Monday, 30 June 2008


Taken at St Andrews, 1942, just after arriving in Britain; he is 4th from the left on the 4th row back
Taken in Poland before the War; the inscription reads Instructors and Trainees. He is second from the right, lying down

Fliers 1942; he is on the back row, extreme right

I have received the above 3 photographs from Patrick Micel, whose father, Sgt Ferdynand Micel, fought with 304 Squadron during their Coastal Command days. Once again, I felt strange looking at the faces of the men I have been researching for so long - especially when I can now put a face to a name that I have been working with. Like so many Poles, he ran away to fight another day (in France) then again in Britain. Thank God the Poles didn't know when to give up because we'd have been in dire straits without them. Heroes one and all. Anyway, here's his story:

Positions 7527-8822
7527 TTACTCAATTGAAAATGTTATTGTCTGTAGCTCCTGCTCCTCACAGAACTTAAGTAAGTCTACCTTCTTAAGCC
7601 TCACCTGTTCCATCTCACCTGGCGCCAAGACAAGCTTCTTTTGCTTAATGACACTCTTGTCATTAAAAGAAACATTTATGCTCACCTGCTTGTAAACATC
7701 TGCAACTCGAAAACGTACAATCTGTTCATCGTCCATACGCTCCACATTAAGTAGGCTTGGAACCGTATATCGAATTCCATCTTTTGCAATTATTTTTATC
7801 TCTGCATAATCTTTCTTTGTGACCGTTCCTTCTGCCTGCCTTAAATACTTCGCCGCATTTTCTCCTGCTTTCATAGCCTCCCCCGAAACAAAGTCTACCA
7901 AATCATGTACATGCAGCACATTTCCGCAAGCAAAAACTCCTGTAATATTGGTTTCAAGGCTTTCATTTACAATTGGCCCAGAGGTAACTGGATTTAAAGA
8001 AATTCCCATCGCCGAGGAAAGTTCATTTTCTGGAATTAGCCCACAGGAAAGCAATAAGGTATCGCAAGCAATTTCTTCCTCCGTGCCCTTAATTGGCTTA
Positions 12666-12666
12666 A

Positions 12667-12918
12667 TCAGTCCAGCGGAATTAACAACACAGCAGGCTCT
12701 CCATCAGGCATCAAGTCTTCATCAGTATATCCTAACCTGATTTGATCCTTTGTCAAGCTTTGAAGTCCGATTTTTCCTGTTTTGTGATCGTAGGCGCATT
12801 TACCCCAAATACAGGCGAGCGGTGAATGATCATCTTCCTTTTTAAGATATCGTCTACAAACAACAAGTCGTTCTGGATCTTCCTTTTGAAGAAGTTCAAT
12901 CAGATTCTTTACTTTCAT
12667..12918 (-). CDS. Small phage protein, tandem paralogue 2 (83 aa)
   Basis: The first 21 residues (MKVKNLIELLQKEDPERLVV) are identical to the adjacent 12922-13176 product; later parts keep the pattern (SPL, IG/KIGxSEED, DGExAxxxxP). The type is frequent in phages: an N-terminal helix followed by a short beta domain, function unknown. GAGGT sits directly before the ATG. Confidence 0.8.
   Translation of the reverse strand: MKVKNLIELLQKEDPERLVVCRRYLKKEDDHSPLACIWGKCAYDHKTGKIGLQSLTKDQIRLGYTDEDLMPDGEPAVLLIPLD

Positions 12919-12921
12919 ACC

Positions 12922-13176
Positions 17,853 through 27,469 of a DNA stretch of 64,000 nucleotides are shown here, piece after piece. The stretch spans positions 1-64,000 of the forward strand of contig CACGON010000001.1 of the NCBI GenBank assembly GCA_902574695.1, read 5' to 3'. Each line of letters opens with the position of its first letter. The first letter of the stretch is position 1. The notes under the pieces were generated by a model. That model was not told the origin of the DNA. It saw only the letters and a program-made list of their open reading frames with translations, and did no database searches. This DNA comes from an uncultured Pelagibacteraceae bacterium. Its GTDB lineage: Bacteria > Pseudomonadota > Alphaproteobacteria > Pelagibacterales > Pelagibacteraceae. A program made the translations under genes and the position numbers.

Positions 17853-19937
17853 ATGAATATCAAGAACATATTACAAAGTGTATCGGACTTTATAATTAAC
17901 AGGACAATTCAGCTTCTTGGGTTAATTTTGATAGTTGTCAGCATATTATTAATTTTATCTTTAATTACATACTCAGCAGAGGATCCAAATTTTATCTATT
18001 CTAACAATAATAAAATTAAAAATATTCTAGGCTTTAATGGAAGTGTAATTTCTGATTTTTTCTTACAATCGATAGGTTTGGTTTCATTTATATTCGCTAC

MICEL Ferdynand (Sgt)
Attacked and damaged a U – Boat in the English Channel on 21st June 1944. He was born in Berdjansk, Ukraine but lived mostly in Bialystock, Poland until he was captured by the Russians on 17th September 1939. He was sent to Krzywy Rog then Siewzeldorlag in Siberia on 11th September 1940 where he suffered the mental torture of at least one “mock” execution, involving a night in the condemned cell and a visit from a priest. In 1941 he was transferred to Juza camp in Iwanowska province and then, on 4th September 1941, he was able to come to the UK from Archangel. He trained on gliders at Leeming and Sutton Bank and then spent time with 304 Squadron in Coastal Command. Later he flew weather flights from RAF Aldergrove (Belfast) and served at Hullavington, Syerston and Hornchurch ending up at Gan in the Maldives. He survived the war and died on 6th April 1983 in Leicester and his ashes are buried in Wrexham, Wales beside his mother and sister.

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